You may have heard quiet whispers, unconfirmed claims at truth, about the mystical Mustang region on your travels, but most likely you haven't heard much. It was Nepal’s best kept secret until it opened its doors to tourists once again in 1992.
The Mustang region lies beyond the Annapurna Massif and stretches out into the vast Tibetan Plateau. It has been a part of Nepal since the 18th century but its location and its forced status as a ‘forbidden kingdom’ has protected it from the influences of the western world.
It is packed full of culture and tradition and the Upper Mustang is one of the best preserved regions in the world, with most still communicating in traditional Tibetan languages.
There's no other place on Earth that can offer you the same experiences that you’ll find in Mustang. Here we’ll tell you all you need to know about the region itself, including its history and climate, and some of the things you can do there. If you're keen to learn more about what it's like to go trekking there specifically, then check out our Mustang Trekking Tour Itinerary page.
For a relatively small area, the Mustang region packs a punch in terms of history. It was once a forbidden kingdom, cut off from China, and with foreign entry banned by the Nepali government. The exclusion began in 1959 when the Dalai Llama fled from Tibet as the Chinese occupation became violent.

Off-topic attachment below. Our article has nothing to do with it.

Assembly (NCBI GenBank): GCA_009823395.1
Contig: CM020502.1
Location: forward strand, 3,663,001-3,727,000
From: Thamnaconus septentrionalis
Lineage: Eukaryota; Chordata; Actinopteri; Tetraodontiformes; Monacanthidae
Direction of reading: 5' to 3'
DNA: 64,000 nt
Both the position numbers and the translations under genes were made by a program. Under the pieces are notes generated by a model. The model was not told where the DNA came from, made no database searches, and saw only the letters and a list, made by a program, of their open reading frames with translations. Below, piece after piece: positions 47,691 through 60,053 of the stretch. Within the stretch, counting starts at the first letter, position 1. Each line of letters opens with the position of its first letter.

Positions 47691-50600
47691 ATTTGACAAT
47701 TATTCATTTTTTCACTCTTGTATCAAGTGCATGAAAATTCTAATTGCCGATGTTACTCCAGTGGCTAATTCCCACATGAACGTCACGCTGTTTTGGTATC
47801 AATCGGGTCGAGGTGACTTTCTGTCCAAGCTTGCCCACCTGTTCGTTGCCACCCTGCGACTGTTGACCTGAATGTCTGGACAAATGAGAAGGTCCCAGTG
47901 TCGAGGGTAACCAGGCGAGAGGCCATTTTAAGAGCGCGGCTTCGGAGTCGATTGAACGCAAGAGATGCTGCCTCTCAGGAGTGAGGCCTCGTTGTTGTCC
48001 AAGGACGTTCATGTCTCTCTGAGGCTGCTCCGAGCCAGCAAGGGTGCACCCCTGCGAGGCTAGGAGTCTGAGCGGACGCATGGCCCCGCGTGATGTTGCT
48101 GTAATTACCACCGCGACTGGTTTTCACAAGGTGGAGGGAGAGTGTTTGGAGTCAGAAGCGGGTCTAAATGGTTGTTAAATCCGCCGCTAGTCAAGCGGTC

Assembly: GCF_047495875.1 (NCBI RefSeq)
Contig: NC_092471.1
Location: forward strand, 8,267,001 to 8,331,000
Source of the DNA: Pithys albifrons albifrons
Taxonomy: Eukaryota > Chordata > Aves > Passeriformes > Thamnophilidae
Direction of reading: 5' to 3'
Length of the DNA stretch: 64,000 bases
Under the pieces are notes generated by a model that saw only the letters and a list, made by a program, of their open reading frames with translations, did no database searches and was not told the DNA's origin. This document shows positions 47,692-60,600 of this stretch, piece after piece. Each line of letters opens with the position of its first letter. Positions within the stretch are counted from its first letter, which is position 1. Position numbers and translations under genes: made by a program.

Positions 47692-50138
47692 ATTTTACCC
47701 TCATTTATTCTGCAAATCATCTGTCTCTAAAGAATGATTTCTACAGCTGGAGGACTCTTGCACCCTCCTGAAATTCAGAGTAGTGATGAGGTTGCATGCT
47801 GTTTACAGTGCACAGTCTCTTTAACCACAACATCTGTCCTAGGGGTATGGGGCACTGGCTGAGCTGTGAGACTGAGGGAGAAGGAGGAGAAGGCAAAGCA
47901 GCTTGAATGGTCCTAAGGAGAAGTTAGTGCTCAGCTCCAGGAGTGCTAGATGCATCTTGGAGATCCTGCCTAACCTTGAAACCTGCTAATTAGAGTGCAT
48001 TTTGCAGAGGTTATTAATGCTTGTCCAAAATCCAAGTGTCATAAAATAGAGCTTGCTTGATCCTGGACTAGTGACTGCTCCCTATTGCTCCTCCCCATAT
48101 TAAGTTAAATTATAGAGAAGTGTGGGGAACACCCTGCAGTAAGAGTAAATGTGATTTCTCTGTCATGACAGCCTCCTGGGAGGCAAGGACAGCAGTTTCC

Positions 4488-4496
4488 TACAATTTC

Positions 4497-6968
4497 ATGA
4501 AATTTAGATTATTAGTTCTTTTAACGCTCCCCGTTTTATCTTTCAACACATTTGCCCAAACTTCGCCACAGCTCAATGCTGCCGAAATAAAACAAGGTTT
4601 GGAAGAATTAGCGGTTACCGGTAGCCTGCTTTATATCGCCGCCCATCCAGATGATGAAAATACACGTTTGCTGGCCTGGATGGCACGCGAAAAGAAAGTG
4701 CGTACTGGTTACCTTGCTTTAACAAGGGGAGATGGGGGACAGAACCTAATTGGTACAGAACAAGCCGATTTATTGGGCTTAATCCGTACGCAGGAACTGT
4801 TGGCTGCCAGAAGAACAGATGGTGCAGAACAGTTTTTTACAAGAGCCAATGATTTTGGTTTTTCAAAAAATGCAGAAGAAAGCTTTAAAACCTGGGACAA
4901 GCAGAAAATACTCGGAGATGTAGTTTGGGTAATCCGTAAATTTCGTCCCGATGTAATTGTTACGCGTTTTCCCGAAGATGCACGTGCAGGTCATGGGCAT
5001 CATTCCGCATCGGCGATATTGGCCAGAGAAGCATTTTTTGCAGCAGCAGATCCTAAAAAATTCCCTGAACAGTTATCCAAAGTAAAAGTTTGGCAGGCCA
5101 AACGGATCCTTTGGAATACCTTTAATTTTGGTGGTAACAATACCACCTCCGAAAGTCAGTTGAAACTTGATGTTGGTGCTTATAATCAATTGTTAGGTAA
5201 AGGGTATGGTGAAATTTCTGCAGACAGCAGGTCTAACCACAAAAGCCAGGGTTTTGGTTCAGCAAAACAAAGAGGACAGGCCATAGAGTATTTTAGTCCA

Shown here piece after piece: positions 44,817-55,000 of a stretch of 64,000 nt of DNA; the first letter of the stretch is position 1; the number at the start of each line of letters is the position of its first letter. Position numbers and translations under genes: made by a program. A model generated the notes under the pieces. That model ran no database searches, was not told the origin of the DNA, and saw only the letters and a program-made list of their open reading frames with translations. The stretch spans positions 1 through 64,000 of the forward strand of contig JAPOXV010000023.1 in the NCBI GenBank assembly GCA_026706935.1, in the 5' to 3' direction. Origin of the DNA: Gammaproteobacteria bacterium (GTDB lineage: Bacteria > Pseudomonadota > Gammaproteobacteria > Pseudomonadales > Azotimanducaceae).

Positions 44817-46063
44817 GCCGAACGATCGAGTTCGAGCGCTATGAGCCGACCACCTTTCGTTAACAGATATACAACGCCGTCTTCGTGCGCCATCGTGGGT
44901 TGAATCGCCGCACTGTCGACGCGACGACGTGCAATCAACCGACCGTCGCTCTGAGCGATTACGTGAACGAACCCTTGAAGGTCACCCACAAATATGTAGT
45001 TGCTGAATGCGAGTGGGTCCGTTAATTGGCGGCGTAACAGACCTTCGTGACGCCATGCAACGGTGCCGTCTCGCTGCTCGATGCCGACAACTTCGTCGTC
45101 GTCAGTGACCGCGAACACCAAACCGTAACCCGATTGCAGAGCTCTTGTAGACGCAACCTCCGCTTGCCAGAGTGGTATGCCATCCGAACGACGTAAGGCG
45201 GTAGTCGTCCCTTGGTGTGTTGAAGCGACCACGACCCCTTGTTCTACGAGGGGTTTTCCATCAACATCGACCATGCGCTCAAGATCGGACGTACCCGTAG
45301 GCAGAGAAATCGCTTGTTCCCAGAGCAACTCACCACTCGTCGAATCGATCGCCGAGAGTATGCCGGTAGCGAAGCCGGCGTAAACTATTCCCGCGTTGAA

In the early 1960’s the famous warriors of the Khampa people joined with other local forces in the Mustang region and began fighting against the Chinese government. As a result, China requested the Nepali government to forbid entry of any foreigner to the Mustang region as it was a link to Tibet. In 1962 all foreigners were banned from entering until 1992, when the doors were reopened to tourists.
For a long time, Mustang was an independent kingdom with its own monarchy, it held a strategic spot on the trade route between the Himalayas and the plains of India. It was claimed by Nepal and annexed in the 18th century and the monarchy was disbanded in 2008 by order of the Nepali government; meaning that the Mustang Region lost its title as a 'kingdom', but many in the region still recognize the monarchy today.
The once unsullied pocket of cultural is, unfortunately, slowly beginning to feel the influences of china and the outside world - a new road is currently being built through Mustang to connect China and Nepal. Change in the region is inevitable which makes now a great time to start planning a trip.
You might be aware that Nepal is in a climate zone which means it has a monsoon season. Monsoon hits the Himalayas hard and runs from July until late September or early October. Luckily the Mustang Region doesn't receive the same monsoon rains, it sits in the rain-shadow of the Annapurna Massif and is sheltered from the downpours which fall to the south/south-east. In fact, monsoon is a great time of year to travel in the Mustang Region as temperatures are lower and more comfortable for trekking.
Here's a quick look at the seasons in the Mustang Region - for more detailed information check out our Best Time to Visit Nepal page: